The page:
Saturday, May 30, 2015

A few more lessons from Bernie Sanders' run for President

I don't disagree with Jeb Lund on the positivity of Sen. Bernie Sanders' run for President, but there's a bit more to say here.

First, about being the right-looking "blowdried" candidate with a red tie: yes, true, alas. But let's not swoon over Bernie just because he "doesn't give a f--k" about his image. Let's swoon over him because he does give a f--k about the right things. And he actually proposes good legislation: on the minimum wage; regulating the Wall Street fraudsters; and on and on.

I mean, image is a terrible thing nowadays. The Republicans' version of the perfect-image candidate is Ben Carson: a black identity politician whose positions are indistinguishable from anybody else's (insofar as he has stated positions on anything). His bona fides are that he pulled himself up by his bootstraps despite being black and poor, can't stand his fellow African-American Barack Obama, and most importantly, rails against Obamacare. Beyond that, Ben Carson is a cipher... or an empty suit. He doesn't have many policy ideas because, as is blindingly obvious -- and this only adds to his appeal among Republicans -- it never occurred to him to run for President until quite recently, at the urging of Republicans who were out to prove they didn't distrust black people... as long as they believed all the "right" things.  

Second, Bernie's humble economic station is a good thing nowadays; but a politician's wealth or privileged background was not always a predictor of his political leanings or his performance in office. FDR, an all-time top 3 U.S. President and blueblood patrician, proved that. What Roosevelt had was a sense of old-money, old-fashioned noblesse oblige. With the recent departure of Sen. Jay Rockefeller, the closest things we have to old money in U.S. politics today are Jeb Bush and Donald Trump.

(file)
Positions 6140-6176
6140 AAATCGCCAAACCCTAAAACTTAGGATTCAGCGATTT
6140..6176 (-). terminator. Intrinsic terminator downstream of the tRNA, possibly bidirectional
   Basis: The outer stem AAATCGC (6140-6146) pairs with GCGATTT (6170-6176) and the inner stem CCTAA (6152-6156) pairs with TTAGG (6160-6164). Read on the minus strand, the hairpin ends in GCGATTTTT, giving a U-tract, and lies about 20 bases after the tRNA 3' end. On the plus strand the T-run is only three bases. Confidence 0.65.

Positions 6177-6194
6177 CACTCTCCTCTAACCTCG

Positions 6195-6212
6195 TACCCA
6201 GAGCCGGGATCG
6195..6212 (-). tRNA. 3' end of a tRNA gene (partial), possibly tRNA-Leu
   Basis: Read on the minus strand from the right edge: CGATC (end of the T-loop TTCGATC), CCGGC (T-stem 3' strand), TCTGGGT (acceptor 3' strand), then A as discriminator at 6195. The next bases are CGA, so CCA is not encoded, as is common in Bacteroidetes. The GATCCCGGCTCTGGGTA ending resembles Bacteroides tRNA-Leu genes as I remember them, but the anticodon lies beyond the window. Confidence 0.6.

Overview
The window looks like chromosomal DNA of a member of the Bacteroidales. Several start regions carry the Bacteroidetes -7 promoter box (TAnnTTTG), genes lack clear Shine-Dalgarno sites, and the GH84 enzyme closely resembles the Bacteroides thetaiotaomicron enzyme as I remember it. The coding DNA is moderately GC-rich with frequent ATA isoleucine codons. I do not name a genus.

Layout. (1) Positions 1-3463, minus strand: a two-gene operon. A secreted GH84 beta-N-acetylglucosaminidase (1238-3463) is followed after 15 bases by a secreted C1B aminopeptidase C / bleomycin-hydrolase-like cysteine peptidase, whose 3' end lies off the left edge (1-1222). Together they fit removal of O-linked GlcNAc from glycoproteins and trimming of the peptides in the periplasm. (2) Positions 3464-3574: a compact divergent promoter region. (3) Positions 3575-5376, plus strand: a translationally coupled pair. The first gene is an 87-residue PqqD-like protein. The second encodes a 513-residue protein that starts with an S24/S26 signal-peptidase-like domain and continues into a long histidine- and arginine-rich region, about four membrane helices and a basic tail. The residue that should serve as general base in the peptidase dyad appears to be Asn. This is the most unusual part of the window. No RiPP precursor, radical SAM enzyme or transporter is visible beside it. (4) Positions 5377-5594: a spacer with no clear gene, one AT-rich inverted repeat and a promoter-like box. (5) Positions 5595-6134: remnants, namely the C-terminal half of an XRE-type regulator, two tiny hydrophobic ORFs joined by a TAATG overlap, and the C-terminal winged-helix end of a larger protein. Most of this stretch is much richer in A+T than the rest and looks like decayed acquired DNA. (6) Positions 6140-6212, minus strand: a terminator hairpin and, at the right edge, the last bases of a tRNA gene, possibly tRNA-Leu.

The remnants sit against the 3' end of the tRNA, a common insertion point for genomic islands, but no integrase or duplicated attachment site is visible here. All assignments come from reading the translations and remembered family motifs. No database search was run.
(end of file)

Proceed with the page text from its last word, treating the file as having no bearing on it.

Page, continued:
In fact, running for President today -- the GOP presidential nomination, that is -- is not a result of a candidate's wealth and privilege, necessarily, it is a path to wealth and privilege: as a FOX contributor / talk radio host / author / highly-paid guest speaker. Never before was political loserdom a path to anything but a ticket to retirement.  Now with enough Super PAC money and a favorable audience with Sheldon Anderson, a nominee can be plucked from political obscurity and made a front-runner, with his guaranteed payday at the end, whatever the result.

Third, there's something different about a Bernie Sanders or Ralph Nader running for the Democratic nomination, knowing he's going to lose, in the hopes of nudging (or embarrassing) the eventual nominee to move slightly to the Left, and the gaggle of Republican candidates trying to outrun each other to the Right, eastward beyond the horizon.  Because many Democratic voters would be uncomfortable with a Bernie Sanders as a nominee -- "too liberal!" -- whereas, no matter who gets nominated by the GOP, most Republican voters will be dissatisfied -- "he's not conservative enough" -- or even bestow the worst insult imaginable -- "he's a RINO."  

Most Republicans probably don't stop to think why there's no equivalent of the "RINO" label among Democrats. (I wish there were). But if they did, they might realize that we Democrats are a pretty diverse bunch who can't even agree among ourselves what a true Democrat is. On the Republican side, talk radio settled that issue at least 15 years ago; and the media masters of the GOP police their ideological purity mercilessly...even at the expense of losing elections. (Which I grudgingly give them credit for; although they have convinced themselves that they speak for America's "Silent Majority," and when they lose, it is thanks to George Soros and the Lib'rul Media conspiracy, not their ideology). 

By Jeb Lund
May 27, 2015 | Guardian